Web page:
1. One year after the Bangladesh garment factory collapse, the Rana Plaza Donors Trust Fund is still $25 million short. They didn’t have a direct donation channel. So we built one.

    Donate here. We’ll match the first $10,000. 

    You can also show your support by wearing your clothes #InsideOut and sharing it on Instagram. Include the #InsideOut and #KnowYourFactories tag.

    Featured above we have @kimathomas, @cacahuete_sr, @brigaideirochoc, @rdgskll, @kessara, and @zobolondon.

  2. What do you know about your clothes?
Less than you think. A year ago today, the Rana Plaza garment factory collapsed in Dhaka, Bangladesh, killing 1,133 people. It was the largest accident in manufacturing history. 
Twenty-nine brands produced there. Brands we all know. How does something like this happen? And how does it never happen again? We think the answer is transparency.
Most of us are clueless about the manufacturing origins of the items we own. And labels tell only a small part of the story. At Everlane, we’re attempting to fill in that narrative. We do this by visiting and documenting all of our factories and sharing that information with you. It’s not a perfect system, but it helps create accountability. Maybe one day, customers will demand this kind of transparency and change the industry as a whole.
Donate now. We’ll match the first $10,000.

    What do you know about your clothes?

    Less than you think. A year ago today, the Rana Plaza garment factory collapsed in Dhaka, Bangladesh, killing 1,133 people. It was the largest accident in manufacturing history. 

    Twenty-nine brands produced there. Brands we all know. How does something like this happen? And how does it never happen again? We think the answer is transparency.

    Most of us are clueless about the manufacturing origins of the items we own. And labels tell only a small part of the story. At Everlane, we’re attempting to fill in that narrative. We do this by visiting and documenting all of our factories and sharing that information with you. It’s not a perfect system, but it helps create accountability. Maybe one day, customers will demand this kind of transparency and change the industry as a whole.

    Donate now. We’ll match the first $10,000.

  3. Take a look at this infographic and you won’t look at shirts the same again.

    Take a look at this infographic and you won’t look at shirts the same again.

  4. How much did it cost to make our Sleeveless Silk Blouse? This much.

    How much did it cost to make our Sleeveless Silk Blouse? This much.

  5. Italy cut the leather. We cut the markup. 

    Italy cut the leather. We cut the markup. 

  6. 
A number of folks have asked: “Why is your sandal $105?” We want to help explain how we work.
Everlane is not the cheapest option in the world, nor are we trying to be. Our goal is to make the best possible product. We find great factories, spend months on design, and launch only products that we think meet our values. For every product we make, we try to get it to consumers at the lowest possible price. Our markup is about 2.2x as compared to the retail industry’s traditional 5-8x.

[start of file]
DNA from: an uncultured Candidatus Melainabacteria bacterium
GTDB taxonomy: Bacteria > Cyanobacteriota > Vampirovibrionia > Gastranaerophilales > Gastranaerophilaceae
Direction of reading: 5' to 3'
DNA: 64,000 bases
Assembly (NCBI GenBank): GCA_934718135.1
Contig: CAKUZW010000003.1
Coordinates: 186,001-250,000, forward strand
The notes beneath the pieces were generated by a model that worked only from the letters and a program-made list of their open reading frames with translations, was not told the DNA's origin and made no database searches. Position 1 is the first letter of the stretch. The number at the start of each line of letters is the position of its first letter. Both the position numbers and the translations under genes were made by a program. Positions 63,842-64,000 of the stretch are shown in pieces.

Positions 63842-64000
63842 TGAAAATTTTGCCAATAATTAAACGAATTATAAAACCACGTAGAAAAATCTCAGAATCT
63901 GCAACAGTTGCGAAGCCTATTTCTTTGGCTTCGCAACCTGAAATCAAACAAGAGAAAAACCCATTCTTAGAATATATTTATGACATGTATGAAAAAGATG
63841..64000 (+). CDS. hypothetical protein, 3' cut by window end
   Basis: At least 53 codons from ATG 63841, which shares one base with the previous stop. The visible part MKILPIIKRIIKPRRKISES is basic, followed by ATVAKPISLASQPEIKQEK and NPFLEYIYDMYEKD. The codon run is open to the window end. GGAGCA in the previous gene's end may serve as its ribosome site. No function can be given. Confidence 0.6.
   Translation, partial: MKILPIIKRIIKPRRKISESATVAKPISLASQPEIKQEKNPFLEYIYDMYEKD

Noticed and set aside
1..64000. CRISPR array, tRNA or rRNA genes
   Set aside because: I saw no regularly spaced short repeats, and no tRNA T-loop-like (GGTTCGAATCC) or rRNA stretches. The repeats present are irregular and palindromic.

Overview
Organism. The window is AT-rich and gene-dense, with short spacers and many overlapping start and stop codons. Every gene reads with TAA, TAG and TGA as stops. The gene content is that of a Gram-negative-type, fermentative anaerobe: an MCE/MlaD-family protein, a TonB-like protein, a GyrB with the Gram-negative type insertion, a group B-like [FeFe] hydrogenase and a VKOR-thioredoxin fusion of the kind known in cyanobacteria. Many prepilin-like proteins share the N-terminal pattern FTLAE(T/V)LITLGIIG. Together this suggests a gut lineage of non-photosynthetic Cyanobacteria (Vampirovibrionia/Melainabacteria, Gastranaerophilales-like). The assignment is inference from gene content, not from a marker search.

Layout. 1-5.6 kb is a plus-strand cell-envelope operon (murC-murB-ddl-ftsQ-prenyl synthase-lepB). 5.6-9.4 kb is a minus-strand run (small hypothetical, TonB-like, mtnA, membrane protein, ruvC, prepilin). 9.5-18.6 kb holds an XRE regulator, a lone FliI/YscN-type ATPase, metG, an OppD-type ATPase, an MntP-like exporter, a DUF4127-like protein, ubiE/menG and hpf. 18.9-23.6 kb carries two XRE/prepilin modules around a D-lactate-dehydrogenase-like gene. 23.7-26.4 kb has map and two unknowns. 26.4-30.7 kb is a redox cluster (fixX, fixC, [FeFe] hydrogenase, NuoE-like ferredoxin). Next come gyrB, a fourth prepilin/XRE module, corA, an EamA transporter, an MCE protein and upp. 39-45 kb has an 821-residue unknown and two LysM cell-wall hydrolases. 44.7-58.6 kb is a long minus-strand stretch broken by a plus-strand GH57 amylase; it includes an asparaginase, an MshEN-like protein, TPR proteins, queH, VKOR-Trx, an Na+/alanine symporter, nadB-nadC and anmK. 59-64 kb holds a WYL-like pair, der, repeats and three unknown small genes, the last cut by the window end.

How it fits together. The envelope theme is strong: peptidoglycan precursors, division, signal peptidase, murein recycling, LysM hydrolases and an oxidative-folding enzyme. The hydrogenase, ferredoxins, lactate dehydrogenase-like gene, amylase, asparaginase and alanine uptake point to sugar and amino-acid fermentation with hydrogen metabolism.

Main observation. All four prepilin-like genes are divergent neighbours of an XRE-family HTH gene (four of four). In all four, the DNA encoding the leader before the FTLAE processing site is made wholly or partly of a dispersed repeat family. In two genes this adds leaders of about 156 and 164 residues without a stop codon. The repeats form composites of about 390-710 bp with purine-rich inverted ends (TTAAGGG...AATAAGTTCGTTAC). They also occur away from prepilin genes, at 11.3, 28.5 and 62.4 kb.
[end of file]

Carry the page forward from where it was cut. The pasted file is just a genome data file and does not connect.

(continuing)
We could make a $65 sandal, but it wouldn’t meet our standards. So in this case, we sourced Italian leather and had these sandals handmade at a US factory that produces for one of the largest luxury houses in the world. In the end, it took fourteen people to make one sandal and cost us just under $50. In traditional retail, these would’ve sold for $250.

Best quality. Beautiful design. Lowest markup. 
That’s how Everlane works.

    A number of folks have asked: “Why is your sandal $105?” We want to help explain how we work.

    Everlane is not the cheapest option in the world, nor are we trying to be. Our goal is to make the best possible product. We find great factories, spend months on design, and launch only products that we think meet our values. For every product we make, we try to get it to consumers at the lowest possible price. Our markup is about 2.2x as compared to the retail industry’s traditional 5-8x.

    We could make a $65 sandal, but it wouldn’t meet our standards. So in this case, we sourced Italian leather and had these sandals handmade at a US factory that produces for one of the largest luxury houses in the world. In the end, it took fourteen people to make one sandal and cost us just under $50. In traditional retail, these would’ve sold for $250.

    Best quality. Beautiful design. Lowest markup.

    That’s how Everlane works.

  7. We sent our Oxford to a third-party agency to be tested on six standards: Dimensional Changes (shrinking) after Home Laundering and Dry Cleaning, Colorfastness to Crocking, Perspiration and Water, and Pilling Resistance. 

    Here is how it performed. 

  8. (Source: everlane.com)

  9. Oh my, it looks like we’ve stirred some controversy with our recent Making Of A Designer T-shirt infographic. At Well Spent, there’s an interesting debate underway among a group of respected retailers. This graphic was never intended as an attack on retailers (we love beautiful stores too), but an illustration of the costs behind making our T-shirts and how — when you’re online only — you can cut the markup expense associated with having locations.

    For those interested: Our T-shirts are cut, sewn, and dyed in Los Angeles, and the infographic reflects those made-in-LA numbers. We would have loved to weigh in, and are always happy to answer questions.

    (Source: everlane)